How to make chocolate chip coffee ice cream without a machine


#1

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#2

Come for the ice cream tutorial, stay for the ASMR :slight_smile: Also try the next one that comes up—“A slice of Spring and Summer”—and then “India shopping” :slight_smile:


#3

As someone who is lactose intolerant, I’ve been making real vanilla ice cream using lactase treated heavy cream at home. My wife and I bought a fancy schmancy ice cream maker with a cooling unit so it makes it really easy, but for the first time in a long time I was able to have real vanilla ice cream.

Soy milk and all those are fine in certain applications (my morning coffee generally gets soy milk), but they’re not real replacements for moo cow milk, and fresh made vanilla ice cream is truly one of my favorite things in the whole world.


#4

Making it with much less sugar might not work. The sugar content in a given ice cream recipe is an important part of how it freezes up. More sugar = creamier/softer/less crystalline ice cream. If there’s a high amount in this recipe its likely there to compensate for the fact that the machineless freezing process leads to a noticeably icy ice cream. You’d have to make a significant change somewhere, add alcohol, more fat, stabilizers or more likely freeze it faster and whip it more. Which will likely require a machine. Or a stand mixer and some liquid nitrogen (fun!). But I bet you could get it to work with some reading and some trial by error. Or by trying another method

I’ve heard good things about this method:


#5

Would it still be thick enough to freeze correctly if made with espresso instead of instant coffee?


#6

Any added water content is going to skew it to more and larger ice crystals. Instant coffee (especially instant espresso) is a really common bakers/pastry ingredients for that reason. It keeps hydration levels and chemistry under tight control while adding a lot of coffee flavor.


#7

This confirms something I long suspected, and dredges up unpleasant childhood memories of batches of home-made ice cream ruined because someone in the family insisted on “naturally” sweetening it with honey. Which may as well have been antifreeze.


#8

No actually liquid sugars, either corn syrup or honey are commonly used in ice cream to help improve texture. I don’t remember the precise concept but because they’re non-crystalline sugar but add little water (even honey is mostly if not all sugar) they help keep things soft and prevent ice crystal formation (anti freeze is good here).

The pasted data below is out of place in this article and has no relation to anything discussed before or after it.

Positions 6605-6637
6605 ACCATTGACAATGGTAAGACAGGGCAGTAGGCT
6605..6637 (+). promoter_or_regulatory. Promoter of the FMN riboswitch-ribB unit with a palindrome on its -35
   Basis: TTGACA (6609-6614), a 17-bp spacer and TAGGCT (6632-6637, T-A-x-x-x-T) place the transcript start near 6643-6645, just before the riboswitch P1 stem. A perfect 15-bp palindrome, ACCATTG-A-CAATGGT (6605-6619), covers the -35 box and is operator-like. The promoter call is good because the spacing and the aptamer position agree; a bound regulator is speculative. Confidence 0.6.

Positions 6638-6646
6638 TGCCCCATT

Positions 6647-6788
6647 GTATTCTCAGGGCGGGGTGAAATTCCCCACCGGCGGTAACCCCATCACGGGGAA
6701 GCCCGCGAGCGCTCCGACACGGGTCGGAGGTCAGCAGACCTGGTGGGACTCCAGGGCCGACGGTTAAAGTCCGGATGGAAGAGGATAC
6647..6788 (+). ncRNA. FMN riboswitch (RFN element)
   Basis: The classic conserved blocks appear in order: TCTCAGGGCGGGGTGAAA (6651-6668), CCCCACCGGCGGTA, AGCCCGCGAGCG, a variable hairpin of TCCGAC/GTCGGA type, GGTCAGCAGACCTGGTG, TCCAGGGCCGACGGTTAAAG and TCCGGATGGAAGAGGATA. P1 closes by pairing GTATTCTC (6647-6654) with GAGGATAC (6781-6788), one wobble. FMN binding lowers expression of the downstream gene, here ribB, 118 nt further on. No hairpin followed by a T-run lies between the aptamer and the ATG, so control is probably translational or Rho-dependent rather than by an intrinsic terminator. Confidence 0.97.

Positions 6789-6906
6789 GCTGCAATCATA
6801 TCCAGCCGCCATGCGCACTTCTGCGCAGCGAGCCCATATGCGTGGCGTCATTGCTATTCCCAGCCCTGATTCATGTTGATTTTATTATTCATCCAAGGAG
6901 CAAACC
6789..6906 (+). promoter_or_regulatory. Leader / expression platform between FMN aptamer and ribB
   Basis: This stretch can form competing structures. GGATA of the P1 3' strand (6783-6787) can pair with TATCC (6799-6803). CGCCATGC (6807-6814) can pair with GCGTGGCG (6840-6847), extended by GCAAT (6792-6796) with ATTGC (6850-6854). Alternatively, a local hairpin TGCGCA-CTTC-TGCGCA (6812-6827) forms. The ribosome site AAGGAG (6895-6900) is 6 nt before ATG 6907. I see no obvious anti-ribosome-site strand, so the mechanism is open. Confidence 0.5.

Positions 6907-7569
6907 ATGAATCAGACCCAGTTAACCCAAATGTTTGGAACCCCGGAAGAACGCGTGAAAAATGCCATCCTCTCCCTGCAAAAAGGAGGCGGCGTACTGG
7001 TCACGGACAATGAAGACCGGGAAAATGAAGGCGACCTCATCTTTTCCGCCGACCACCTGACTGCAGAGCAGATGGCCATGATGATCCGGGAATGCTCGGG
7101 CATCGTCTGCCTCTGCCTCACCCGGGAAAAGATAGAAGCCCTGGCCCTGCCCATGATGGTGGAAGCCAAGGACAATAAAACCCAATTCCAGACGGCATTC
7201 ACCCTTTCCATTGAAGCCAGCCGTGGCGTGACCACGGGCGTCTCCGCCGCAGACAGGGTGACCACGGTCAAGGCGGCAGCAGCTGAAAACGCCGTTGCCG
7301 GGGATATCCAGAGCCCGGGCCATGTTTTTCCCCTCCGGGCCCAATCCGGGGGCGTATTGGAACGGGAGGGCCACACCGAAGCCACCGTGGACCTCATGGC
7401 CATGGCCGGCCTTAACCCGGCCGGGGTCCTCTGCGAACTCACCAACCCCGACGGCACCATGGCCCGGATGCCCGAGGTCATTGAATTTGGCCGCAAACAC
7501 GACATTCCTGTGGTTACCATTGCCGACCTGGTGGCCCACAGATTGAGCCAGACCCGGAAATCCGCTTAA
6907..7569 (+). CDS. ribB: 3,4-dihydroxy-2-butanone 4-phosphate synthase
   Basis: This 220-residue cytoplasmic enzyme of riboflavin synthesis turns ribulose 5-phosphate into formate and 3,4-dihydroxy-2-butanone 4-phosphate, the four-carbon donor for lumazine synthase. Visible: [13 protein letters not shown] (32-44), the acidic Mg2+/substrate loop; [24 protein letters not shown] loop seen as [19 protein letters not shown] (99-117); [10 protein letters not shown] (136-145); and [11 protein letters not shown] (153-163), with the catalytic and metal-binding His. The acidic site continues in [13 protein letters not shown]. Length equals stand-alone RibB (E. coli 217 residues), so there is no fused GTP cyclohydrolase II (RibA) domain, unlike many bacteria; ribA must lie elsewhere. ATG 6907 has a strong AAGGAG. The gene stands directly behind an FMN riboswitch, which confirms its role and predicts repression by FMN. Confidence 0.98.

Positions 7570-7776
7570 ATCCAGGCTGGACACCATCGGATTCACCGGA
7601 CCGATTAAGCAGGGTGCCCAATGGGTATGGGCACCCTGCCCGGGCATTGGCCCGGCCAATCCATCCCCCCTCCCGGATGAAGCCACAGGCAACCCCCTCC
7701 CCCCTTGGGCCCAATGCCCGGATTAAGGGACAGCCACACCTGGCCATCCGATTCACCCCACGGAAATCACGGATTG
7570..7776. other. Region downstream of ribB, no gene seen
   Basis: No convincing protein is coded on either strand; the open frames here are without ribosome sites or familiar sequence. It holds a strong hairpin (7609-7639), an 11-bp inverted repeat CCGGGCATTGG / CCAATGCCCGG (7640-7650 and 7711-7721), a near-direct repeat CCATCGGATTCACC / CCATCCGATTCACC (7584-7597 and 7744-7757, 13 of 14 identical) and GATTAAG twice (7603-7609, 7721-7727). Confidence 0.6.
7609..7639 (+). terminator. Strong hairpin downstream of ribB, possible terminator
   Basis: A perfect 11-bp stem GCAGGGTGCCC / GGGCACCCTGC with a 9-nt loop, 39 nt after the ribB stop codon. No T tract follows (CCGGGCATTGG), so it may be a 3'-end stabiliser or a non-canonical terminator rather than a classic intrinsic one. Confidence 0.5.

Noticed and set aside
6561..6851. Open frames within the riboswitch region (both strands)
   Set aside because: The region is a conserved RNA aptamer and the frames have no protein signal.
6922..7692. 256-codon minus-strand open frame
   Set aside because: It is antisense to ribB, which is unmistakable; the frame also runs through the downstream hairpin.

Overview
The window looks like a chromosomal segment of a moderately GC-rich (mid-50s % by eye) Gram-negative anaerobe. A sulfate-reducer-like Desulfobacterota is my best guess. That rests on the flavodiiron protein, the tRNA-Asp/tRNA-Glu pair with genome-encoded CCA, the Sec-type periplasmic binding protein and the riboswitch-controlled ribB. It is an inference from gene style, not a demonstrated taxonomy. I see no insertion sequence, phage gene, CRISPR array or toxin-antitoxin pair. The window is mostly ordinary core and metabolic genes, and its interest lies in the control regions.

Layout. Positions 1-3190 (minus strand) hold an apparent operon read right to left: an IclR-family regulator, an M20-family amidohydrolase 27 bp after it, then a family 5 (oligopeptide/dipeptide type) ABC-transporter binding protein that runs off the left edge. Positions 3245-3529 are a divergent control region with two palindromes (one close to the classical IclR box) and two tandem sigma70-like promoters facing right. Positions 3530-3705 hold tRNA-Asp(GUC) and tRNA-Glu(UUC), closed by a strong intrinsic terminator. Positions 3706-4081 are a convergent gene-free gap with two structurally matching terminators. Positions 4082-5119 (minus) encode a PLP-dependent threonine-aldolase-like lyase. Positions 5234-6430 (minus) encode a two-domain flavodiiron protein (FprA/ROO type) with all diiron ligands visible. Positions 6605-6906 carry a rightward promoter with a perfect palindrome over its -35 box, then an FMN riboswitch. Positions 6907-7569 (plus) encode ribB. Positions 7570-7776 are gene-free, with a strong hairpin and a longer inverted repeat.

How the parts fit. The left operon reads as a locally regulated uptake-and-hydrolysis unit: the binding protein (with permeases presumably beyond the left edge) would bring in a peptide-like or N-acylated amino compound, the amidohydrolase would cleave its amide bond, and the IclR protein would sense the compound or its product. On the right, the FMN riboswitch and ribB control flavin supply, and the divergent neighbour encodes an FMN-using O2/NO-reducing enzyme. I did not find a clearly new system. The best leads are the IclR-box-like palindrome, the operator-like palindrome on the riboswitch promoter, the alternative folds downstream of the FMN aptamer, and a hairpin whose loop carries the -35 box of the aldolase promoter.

That said all honey or syrup without solid sugars leads to gummy, sticky, soft ice cream IIRC. Or too much sugar of any kind


#9

No-churn ice cream has been around for a while. I’ve made several variations for years.


#10

Different sugar molecules. Corn syrup is fructose. Sugar is sucrose, a disaccharide of glucose and fructose. The corn syrup is basically running interference. It gets in the way of the sucrose molecules so they can’t form large crystals.That’s a common trick in candy making.


#11

True, but espresso is probably fine since htere’s not a ton of water in there, and too much fat can do a weird mouthfeel.


#12

Does anyone else see Jesus in the gif? It caught my eye when I first saw it, and I assumed that’s what the article would be about–some nutjobs seeing Jesus in ice cream. Well, erm, not nutjobs necessarily…


#13

Corn syrup isn’t fructose, its has more fructose and it isn’t bonded to the sucrose. And honey has even more fructose (even more than HFCS, which has more than regular on the shelves corn syrup). But otherwise yes, IIRC the fewer and smaller the sugar crystals the less they provide a starting point for ice crystals, and more and larger ice crystals are the enemy.

Well the espresso is still almost totally water. And the instant stuff contains none at all. But so long as you remove an equivalent amount of water from the mix you’d be fine. I do remember that in baking fresh liquid coffee can often taste less like coffee in the finished product than instant, even if you keep the liquids all balanced out. But ice cream is not baked after assembly. And I’ve made “mocha” ice cream by tossing cold liquid coffee and some chocolate syrup in a stand mixer with already made vanilla at restaurants. It tasted pretty damn good. and didn’t get any icier upon refreezing.


#14

I think when I try this I will substitute smashed up dark chocolate covered coffee beans. It will impart less coffee flavour to the ice cream, I think, but crunchy bits of dark chocolate and coffee bean will be a good addition and enough coffee for me.


#15

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